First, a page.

COMMENT: PLATFORM; Why sound can speak volumes for identities

By ignoring sound as a way to communicate a corporate identity PR may be left behind by other disciplines, says Gerry McCusker

By ignoring sound as a way to communicate a corporate identity PR may

be left behind by other disciplines, says Gerry McCusker

Most of us working in public relations recognise the elements in a

corporate identity programme when we see one - logos, typography and

graphics - but how many of us would be as cognisant if we were to hear


Today, more companies than ever are using sound to assist in the

communication of their identity, especially given the characteristics of

the new media utilised by their manifold audiences or publics.

World-renowned design and image expert Wally Olins claims that this

isn’t necessarily a new practice either, as the earliest example of

corporate identity was non-graphic, non-written and non-visual; he says

it was ‘The Marsellaise’, the adopted musical anthem of the insurgent

forces of the French Revolution.

Lest I’ve lost you already, perhaps a few contemporary examples may be

of some help: the original music ident for Channel 4, the four-note sign

off at the end of the Intel Pentium Processor ads and even the sound an

Apple Mac makes when you switch it on.

All the above are examples of audio corporate identity, and all are

designed with as much attention as their graphic counterparts. But we’re

not talking about jingles - vocally-endorsed pieces of music - we’re

referring to sound designs and in the UK there are around a dozen

companies who specialise in this art.

On the jingle front, my first encounter with audio identity came when on

secondment to a consultancy who were involved in selecting the Scotland

football team’s campaign song for the 1982 World Cup. Not that it really

bolstered the team’s identity or performance though.

But why has the PR industry, whose players doubtless assume an axial

role in implementing corporate identity programmes, not tuned into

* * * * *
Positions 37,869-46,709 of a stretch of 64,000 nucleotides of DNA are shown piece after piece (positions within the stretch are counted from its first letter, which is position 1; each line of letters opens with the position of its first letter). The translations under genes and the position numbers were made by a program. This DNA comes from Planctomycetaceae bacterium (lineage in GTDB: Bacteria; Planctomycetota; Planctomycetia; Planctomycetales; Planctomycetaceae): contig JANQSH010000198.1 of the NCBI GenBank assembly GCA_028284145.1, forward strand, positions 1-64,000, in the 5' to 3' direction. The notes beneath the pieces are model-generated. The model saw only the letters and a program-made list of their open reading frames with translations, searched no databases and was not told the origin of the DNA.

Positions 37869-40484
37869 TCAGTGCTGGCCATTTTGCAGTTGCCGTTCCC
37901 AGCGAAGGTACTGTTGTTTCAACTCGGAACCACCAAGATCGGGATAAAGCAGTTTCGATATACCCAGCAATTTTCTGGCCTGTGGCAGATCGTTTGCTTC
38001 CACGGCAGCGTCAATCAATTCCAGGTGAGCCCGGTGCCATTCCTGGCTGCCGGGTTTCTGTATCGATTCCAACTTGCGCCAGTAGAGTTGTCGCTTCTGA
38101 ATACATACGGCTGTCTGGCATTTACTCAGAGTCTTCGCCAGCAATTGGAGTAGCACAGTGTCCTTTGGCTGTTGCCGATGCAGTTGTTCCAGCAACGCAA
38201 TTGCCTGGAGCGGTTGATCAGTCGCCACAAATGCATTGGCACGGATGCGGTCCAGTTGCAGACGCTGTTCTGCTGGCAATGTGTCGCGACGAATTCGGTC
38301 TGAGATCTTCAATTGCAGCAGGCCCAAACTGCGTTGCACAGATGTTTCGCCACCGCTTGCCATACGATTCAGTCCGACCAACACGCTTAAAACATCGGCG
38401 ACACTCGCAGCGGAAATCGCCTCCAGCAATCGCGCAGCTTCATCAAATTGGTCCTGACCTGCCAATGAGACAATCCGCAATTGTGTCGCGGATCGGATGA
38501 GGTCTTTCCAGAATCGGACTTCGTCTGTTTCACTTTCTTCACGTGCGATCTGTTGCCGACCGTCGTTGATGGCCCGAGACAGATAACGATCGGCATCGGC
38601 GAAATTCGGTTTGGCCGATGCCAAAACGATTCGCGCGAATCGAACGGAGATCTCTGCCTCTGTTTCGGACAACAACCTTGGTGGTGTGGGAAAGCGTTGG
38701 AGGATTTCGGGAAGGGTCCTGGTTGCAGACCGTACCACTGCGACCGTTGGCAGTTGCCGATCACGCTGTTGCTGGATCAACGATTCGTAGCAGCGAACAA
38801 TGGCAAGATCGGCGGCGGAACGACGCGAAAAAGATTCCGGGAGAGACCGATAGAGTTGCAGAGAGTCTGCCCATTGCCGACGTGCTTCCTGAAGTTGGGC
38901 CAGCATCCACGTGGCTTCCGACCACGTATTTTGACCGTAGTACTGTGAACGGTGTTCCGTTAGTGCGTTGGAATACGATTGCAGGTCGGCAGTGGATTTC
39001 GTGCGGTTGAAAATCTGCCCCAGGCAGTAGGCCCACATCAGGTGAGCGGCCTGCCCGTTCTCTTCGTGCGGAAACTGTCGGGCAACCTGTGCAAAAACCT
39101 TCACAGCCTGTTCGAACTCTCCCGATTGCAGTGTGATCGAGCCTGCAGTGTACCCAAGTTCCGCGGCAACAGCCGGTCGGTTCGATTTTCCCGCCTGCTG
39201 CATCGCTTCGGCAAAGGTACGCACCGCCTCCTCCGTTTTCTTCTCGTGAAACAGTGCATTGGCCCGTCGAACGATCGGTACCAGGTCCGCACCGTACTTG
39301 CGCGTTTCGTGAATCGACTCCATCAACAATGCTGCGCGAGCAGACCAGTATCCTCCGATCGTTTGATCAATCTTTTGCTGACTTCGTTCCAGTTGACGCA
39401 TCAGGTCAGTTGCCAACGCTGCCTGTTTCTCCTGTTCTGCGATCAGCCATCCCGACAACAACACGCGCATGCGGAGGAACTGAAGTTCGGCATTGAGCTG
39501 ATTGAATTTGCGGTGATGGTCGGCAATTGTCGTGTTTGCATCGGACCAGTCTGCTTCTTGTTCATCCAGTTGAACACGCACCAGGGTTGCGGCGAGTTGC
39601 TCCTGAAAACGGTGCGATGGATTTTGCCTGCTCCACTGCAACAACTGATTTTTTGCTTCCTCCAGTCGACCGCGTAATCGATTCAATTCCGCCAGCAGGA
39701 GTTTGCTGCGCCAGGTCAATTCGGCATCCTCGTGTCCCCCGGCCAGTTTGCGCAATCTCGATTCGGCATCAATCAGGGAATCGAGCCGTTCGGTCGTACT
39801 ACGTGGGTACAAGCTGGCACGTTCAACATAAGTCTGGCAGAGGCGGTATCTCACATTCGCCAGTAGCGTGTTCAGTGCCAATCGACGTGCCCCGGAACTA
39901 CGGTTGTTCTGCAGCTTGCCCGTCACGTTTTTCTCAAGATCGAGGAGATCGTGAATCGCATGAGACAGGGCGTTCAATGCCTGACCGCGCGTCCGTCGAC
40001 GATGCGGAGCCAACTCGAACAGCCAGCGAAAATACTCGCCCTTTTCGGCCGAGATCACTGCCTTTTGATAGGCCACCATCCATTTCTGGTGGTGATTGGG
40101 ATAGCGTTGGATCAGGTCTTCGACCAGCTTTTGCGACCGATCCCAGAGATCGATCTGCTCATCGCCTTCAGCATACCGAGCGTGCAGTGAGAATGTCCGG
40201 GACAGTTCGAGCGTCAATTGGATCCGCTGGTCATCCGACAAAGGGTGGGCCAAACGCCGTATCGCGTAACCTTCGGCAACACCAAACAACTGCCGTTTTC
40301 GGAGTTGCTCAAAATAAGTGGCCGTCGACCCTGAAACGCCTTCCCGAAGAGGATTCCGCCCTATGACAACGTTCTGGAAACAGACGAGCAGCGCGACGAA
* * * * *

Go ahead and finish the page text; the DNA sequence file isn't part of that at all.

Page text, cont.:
sound’s potential?

I believe that it may be because many PR people are not sound literate;

and by that I mean actually have an ear for music, tonality, pitch, tone

and rhythm. But remember, just as a picture paints a thousand words,

sounds and music can also speak volumes.

Take the Internet; how many businesses were aware of it even two years

ago? Today usage is commonplace, and the presentation of information

needs to be slick. As computers are capable of relaying communications

in both audio and visual formats, doesn’t it make sense to investigate

how sound can be used to enhance and differentiate the messages that we

may be trying to get across?

Five experimental studies I’ve recently researched suggest that sound

has a positive effect on the communication process: something that our

associates in advertising have recognised for years.

Anyway, some of us in PR are already entertaining sound’s value in

communicating identity - the selection of the clearly-annunciating

company spokesperson, the personality of the telephone receptionist and

the music played on telephone queuing lines, are but three examples.

As PR is all about being proactive and not reactive, shouldn’t we be

trying to better our comprehension of this area, before one of the other

communication disciplines does? Unless we in PR look further than the

realms of the visual, we will be guilty of overlooking an area of

considerable potential by paying no more than lip service to harnessing

the expressive power of sound.

Gerry McCusker is a senior consultant with Ptarmigan

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